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Wisconsin Senate chamber file photo

The Wisconsin Senate chamber

State lawmakers claimed more than $1.1 million in reimbursement for working in the Capitol in 2013, a hefty increase from 2012 that was consistent with past non-election year amounts.

In 2012, the average living expense, or per diem, claimed for each Assembly district was $5,575. That average amount rose more than 55 percent in 2013 to $8,672. In the same period, claims by state senators rose by a third, with the average senator taking in $9,230 in 2013.

Per diems are meant to cover food and lodging costs while lawmakers are in Madison doing state business. Those who live in Dane County can claim $44 a day while those from outside Dane County receive $88 a day. The amounts are on top of legislators’ nearly $50,000 annual salary.

While the 33 members of the Senate claimed a total of $304,585 in 2013, the 101 representatives who served in the Assembly in 2013 claimed $858,480, for a total of $1.16 million. In 2012, the total claimed by both chambers of the Legislature was $780,314.

Between 2007 and 2010, per diem expenditures averaged $1.18 million in odd-numbered years and $872,000 in even-numbered years, according to the nonpartisan Legislative Fiscal Bureau. There are fewer session days held in even-numbered years because of elections.

Rep. Scott Krug, R-Nekoosa, saw the biggest jump in per diem pay, receiving $10,648 in 2013 after promising during the 2010 campaign not to claim any per diems.

“We need to cut legislative per diems,” Krug told the State Journal in 2010. “My first spending cut is promising not to collect one cent of (legislative) per diem money ever.”

He kept that promise in 2011 and 2012 but said in an interview last week he didn’t intend the promise to extend beyond his first term. He also said he was in the Capitol a lot more in 2013, meeting with legislators, negotiating with trade groups and heading up the Assembly Children and Families Committee.

“It might have been a slip to say ‘ever,’ but my intention was to help out in a tough budget time,” Krug said. “I try to help people understand I’m not getting extra salary; it’s reimbursements for travel.” Krug said he hasn’t heard anyone complaining about

the cost of per diem payments to taxpayers. Of the three legislators who didn’t take any per diems in 2012, he said, he was the only one re-elected.

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“Two of them were voted out because there was a perception they weren’t doing their job,” Krug said.

Sen. Jon Erpenbach, D-Middleton, claimed the most days of any lawmaker last year at 243, and received $10,692. He said he doesn’t claim mileage reimbursement for in-district travel, which is a separate amount from per diem payments. Unlike some lawmakers, who have separate district offices, Erpenbach’s district office and Capitol office are the same.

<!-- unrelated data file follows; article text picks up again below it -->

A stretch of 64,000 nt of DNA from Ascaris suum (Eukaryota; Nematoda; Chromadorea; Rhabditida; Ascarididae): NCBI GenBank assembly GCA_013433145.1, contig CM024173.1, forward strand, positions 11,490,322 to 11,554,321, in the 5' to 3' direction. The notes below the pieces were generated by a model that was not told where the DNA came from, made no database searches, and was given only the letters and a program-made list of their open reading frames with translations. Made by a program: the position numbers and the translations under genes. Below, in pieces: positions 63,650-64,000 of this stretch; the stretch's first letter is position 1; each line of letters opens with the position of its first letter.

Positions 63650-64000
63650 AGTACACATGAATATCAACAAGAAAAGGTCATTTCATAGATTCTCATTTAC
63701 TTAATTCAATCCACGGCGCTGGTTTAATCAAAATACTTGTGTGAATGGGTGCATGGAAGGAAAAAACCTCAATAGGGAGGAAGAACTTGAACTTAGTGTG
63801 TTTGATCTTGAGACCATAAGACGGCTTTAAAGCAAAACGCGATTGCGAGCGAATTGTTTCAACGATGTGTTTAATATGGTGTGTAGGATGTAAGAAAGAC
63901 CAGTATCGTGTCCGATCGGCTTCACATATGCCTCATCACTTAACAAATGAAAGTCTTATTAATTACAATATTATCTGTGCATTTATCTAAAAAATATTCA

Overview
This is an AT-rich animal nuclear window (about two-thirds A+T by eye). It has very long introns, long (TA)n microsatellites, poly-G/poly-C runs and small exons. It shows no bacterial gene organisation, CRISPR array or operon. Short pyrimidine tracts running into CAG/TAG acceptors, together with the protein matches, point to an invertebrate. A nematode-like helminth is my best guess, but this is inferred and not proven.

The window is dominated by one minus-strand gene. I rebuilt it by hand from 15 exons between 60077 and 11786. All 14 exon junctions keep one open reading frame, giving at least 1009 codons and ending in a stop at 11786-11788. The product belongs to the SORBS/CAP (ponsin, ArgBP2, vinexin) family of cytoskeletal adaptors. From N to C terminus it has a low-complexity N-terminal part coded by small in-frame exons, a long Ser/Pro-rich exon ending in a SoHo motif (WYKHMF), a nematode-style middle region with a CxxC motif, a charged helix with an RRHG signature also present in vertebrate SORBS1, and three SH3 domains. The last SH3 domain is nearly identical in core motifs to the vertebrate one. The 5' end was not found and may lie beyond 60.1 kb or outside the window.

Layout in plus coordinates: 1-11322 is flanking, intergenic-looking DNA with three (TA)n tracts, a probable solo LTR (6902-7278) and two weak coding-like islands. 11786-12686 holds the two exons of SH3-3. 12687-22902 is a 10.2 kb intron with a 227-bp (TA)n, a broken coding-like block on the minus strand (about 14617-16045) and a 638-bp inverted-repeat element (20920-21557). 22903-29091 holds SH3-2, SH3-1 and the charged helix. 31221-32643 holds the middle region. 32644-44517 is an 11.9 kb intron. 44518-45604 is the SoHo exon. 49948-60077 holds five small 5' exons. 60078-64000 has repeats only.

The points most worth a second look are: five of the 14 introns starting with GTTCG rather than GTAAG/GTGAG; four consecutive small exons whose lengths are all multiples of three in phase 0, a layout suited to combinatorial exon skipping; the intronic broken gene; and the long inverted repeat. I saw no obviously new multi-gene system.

“It’s just easier to do per diem and not claim any mileage per district,” Erpenbach said. “A lot of these guys have big Senate districts. If they’re not taking per diem, they’re probably claiming mileage. I just don’t.”

Senate Majority Leader Scott Fitzgerald, R-Juneau, had the highest per diem compensation for the second year in a row, receiving $16,544 for 188 days claimed.

Spokesman Dan Romportl said members of leadership typically have more responsibilities that require them to be in Madison, resulting in more per diem claims.

In the Assembly, former majority leader Scott Suder, who resigned in September and became a lobbyist, got the most in such payments, receiving $13,288 from the state.

Of the 103 lawmakers who were in office in both 2012 and 2013, all but 11 increased the amount they claimed in per diem expenses.

Sen. Fred Risser, D-Madison, the longest-serving legislator in the United States, was one of the 11 whose expenses went down in 2013. He also had the second-most days claimed at 206.

“I am in my Senate office practically every workday of the year meeting with constituents, taking walk-in visitors, meeting with legislators and receiving international visitors from all over the world,” Risser said. “My constituents expect me to be accessible to them. It is my opinion that whether it is an election year or not, my duties as a legislator remain the same and it is my privilege to represent my constituents as I have been elected to do.”

On average, Democrats claimed slightly more in per diems than Republicans. The average Democratic lawmaker claimed 116 days for $8,759 in 2013, while the average Republican claimed 100 days and $8,626. In 2012, the average Democrat claimed 83 days and the average Republican claimed 63.

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Contact data reporter Nick Heynen at nheynen@madison.com or 608-252-6126; contact reporter Matthew DeFour at mdefour@madison.com or 608-252-6144.

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